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Online Encyclopedia
Originally appearing in Volume V18, Page 840 of the 1911 Encyclopedia Britannica.
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BARONS AND EARLS OF MORLEY.—In 1299 William de Morley of Morley in Norfolk was summoned to parliament as a baron, and his son Robert (d. 136o) was a celebrated warrior, being largely responsible for the English victory at Sluys and fighting at Crecy. His descendant Robert, the 6th baron (d. 1443), had no sons, but he left a daughter Alianore, who married William Lovel (d. 1476), and Lovel was summoned to parliament as Lord Morley, ranking as the 7th holder of the title. He left a son Henry, who was killed in 1489, and Henry's heir was his sister Alice, the wife of Sir William Parker (d. 1510), hereditary marshal of Ireland. Their son Henry Parker (1476-1556) became the loth baron, as he was summoned to the House of Lords as Lord Morley in 1523. He was a man of literary attainments and translated some of the writings of Plutarch, Boccaccio, Petrarch, Seneca, Cicero and others into English. Most of these are only found in manuscript, but his Tryumphes of Fraunces Petrarcke was published a second time in 1887. His eldest son Henry (d. 1553) died during his father's lifetime, leaving a son Henry (d. 1577) who became 1th Baron Morley on his grand-father's death. His son Edward (d. 1618), one of the judges of Mary Queen of Scots, succeeded to the barony; and Edward's son and successor was William Parker, 4th Lord Monteagle (q.v.). The barony of Morley remained united with that of Monteagle until the death of William's grandson Thomas about 1686, when it fell into abeyance. John Parker, 1st earl of Morley (1772-1840), only son of John Parker (1735-1788), who was created Baron Boringdon in 1784, but was no relation of the previous barons Morley, was a prominent supporter of Pitt and of Canning. In 1815 he was created earl of Morley. He was a public benefactor to Plymouth and its neighbourhood. He was succeeded by his son Edmund Henry Parker (1810-1864), whose son, Albert Edmund, the 3rd earl (1843-1905), was chairman of committees in the House of Lords from 1889 to 1905, after having been under-secretary for war and first commissioner of works. In 1905 his son, Edmund Robert (b. 1877), became 4th earl.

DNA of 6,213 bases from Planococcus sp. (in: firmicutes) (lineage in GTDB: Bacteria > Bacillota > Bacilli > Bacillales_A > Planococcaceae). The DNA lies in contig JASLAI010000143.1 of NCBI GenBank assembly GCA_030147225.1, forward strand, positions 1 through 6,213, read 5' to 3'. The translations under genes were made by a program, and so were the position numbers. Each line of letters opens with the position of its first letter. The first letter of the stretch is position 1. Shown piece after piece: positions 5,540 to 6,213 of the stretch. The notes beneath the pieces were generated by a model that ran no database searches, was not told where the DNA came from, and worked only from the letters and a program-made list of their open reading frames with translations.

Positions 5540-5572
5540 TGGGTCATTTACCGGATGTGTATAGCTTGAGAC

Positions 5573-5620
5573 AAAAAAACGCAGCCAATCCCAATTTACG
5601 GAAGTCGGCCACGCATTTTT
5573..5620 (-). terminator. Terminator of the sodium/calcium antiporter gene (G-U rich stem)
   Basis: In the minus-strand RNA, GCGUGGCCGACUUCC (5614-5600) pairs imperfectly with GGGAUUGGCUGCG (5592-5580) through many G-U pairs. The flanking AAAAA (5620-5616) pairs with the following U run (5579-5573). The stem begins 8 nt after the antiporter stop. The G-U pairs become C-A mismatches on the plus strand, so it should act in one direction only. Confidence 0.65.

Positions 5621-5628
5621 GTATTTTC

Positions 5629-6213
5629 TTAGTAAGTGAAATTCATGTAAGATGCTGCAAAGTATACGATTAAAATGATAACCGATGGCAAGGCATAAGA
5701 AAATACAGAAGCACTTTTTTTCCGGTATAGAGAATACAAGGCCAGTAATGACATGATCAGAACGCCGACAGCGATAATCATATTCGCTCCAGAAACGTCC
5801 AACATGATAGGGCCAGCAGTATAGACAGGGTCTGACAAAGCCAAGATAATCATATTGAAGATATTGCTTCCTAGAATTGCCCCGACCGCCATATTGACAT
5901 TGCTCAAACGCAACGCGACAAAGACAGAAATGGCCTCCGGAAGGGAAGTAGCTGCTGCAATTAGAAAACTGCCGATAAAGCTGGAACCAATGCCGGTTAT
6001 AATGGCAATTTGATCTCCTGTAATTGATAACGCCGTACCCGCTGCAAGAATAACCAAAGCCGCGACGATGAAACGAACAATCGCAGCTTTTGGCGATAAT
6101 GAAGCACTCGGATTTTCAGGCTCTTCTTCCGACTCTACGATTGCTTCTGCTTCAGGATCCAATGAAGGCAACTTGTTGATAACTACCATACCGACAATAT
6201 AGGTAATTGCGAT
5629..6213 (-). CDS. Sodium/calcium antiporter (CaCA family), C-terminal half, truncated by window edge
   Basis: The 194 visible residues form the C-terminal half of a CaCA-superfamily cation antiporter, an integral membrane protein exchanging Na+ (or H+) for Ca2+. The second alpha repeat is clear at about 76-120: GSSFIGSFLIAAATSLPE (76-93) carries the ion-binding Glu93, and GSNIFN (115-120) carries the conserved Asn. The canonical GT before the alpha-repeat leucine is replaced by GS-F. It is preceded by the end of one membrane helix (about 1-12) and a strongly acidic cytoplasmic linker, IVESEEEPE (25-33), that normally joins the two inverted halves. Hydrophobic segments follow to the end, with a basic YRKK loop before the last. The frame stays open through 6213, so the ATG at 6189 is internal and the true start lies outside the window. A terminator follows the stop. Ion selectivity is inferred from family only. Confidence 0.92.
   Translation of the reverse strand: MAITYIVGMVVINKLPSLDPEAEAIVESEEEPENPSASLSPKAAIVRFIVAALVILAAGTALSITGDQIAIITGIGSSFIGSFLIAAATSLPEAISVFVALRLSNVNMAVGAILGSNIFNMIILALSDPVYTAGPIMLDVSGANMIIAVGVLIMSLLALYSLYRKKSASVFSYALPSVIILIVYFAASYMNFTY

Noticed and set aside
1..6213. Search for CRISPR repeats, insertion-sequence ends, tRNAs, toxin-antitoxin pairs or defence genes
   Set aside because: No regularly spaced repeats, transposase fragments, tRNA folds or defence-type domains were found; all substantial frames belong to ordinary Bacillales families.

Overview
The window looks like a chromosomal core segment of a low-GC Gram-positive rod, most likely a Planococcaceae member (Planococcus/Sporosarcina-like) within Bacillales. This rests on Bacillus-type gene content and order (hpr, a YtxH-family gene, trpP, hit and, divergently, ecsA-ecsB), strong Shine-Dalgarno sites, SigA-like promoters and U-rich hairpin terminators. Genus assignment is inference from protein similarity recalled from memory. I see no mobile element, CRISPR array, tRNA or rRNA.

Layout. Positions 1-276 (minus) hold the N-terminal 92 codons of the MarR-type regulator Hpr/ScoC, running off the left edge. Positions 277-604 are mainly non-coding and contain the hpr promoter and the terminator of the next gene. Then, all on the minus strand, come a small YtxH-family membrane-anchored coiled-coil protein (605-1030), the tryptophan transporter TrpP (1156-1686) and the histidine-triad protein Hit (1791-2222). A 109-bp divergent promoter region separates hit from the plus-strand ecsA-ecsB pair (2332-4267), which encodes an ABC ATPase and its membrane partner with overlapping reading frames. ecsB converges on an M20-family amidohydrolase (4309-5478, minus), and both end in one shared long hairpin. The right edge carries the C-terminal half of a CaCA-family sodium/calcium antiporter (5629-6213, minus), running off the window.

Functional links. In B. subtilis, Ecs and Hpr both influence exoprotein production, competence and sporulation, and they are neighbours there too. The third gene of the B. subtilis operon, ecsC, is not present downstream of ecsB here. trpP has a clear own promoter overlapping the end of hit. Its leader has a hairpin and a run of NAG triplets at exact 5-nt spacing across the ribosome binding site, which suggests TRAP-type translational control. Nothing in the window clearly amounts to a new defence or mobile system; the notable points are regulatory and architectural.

GEORGE MORLEY (1597-1684)

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